For the vast majority of renters today, homeownership is viewed as an essential part of achieving the American Dream, according to a recent survey by Freddie Mac. Yet a combination of unaffordable housing prices, difficulty qualifying for a mortgage and saving for a down payment are creating significant roadblocks to homeownership for many people.
To help address homeownership disparities in Madison, Wisconsin, which are some of the widest in the nation, the Urban League of Greater Madison created the Single-Family Home Ownership Program. Forged in 1992 in a partnership with the Wisconsin Affordable Housing Corporation and U.S. Bank that is called Madison Community Reinvestment Associates, the program is making the dream of homeownership a reality for low-income families in the area and is helping them to work toward economic self-sufficiency. The Urban League of Greater Madison is an affiliate of the National Urban League, the nation’s oldest and largest community-based civil rights and social service organization.
Over the years, the Single-Family Home Ownership Program has purchased and upgraded 51 single-family houses in various Madison neighborhoods. These homes are then leased to qualifying low-income families at affordable rental rates. Participating families also receive financial education and home maintenance counseling. At the end of the program, families have the option to purchase the house at an affordable price, with no down payment, plus all mortgage reduction and appreciation in value is passed directly to them.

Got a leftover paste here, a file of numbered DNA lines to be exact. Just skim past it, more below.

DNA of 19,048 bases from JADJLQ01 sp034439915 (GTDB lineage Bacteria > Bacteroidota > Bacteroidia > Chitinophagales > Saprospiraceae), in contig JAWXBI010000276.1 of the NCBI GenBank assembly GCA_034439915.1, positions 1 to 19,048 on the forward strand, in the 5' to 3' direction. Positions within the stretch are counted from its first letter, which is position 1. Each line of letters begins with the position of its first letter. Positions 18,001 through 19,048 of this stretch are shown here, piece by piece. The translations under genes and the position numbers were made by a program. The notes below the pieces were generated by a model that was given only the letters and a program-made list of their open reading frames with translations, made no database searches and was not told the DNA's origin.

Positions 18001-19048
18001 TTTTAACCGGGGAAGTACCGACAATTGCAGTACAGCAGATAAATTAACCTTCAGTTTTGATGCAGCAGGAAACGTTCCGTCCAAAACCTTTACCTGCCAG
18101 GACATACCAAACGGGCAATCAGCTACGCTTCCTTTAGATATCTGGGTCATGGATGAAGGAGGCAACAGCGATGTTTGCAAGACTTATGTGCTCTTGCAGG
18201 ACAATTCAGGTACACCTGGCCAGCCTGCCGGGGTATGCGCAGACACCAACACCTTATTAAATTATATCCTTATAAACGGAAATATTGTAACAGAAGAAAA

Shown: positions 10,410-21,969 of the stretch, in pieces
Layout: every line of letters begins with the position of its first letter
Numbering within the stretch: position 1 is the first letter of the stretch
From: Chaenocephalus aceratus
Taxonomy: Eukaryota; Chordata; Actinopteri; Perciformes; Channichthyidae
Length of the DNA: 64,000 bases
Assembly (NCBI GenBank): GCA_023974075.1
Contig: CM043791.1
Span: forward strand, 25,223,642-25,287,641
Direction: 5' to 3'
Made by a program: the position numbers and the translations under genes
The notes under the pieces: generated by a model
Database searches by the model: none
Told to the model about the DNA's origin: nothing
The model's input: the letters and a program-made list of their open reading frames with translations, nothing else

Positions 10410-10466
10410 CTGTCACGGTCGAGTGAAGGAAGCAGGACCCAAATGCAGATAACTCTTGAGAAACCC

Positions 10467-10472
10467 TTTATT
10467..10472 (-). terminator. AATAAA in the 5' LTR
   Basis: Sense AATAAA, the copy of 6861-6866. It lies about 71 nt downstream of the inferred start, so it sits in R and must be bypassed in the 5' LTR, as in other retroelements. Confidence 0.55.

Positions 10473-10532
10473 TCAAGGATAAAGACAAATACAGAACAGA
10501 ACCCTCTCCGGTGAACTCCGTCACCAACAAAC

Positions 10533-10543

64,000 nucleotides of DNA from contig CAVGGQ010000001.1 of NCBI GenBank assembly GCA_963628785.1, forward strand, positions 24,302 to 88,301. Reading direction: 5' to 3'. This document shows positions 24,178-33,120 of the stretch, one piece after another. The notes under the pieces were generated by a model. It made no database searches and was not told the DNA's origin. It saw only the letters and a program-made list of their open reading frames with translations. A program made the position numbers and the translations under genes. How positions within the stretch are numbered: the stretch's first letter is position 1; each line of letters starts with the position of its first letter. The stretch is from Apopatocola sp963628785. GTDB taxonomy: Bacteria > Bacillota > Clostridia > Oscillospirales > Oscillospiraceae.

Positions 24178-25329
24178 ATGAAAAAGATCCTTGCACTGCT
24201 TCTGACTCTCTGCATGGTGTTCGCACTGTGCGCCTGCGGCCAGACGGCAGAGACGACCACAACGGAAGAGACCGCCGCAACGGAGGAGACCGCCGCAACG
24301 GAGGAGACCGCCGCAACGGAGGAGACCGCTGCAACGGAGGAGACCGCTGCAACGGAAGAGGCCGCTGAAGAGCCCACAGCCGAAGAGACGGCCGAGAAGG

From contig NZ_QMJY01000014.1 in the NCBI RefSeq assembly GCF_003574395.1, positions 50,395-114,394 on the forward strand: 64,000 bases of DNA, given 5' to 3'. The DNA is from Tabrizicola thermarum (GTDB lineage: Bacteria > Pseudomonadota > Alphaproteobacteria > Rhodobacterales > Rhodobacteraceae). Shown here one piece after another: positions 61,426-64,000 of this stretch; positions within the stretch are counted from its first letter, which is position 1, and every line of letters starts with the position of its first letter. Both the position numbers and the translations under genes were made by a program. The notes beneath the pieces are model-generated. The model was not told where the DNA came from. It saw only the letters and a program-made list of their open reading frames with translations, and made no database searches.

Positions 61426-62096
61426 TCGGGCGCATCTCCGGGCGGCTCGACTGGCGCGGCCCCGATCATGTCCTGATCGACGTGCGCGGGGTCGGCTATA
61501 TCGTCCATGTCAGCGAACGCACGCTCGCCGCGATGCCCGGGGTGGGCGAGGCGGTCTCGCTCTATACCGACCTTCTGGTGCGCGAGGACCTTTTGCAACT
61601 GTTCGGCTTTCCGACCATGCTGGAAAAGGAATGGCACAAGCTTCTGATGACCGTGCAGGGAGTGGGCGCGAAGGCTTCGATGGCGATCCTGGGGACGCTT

“To date, 31 participating families have purchased their homes, and the average equity passed along to them is nearly $50,900 – a total of $1.58 million for the families,” said Ruben Anthony Jr., PhD, Chief Executive Officer of Urban League of Greater Madison. “Equally encouraging, household incomes grew by an average of 77%, credit scores improved and household assets increased more than tenfold. This demonstrates that homeownership is more than the fulfillment of the American Dream; it can also be an on-ramp to greater financial security and the middle class.”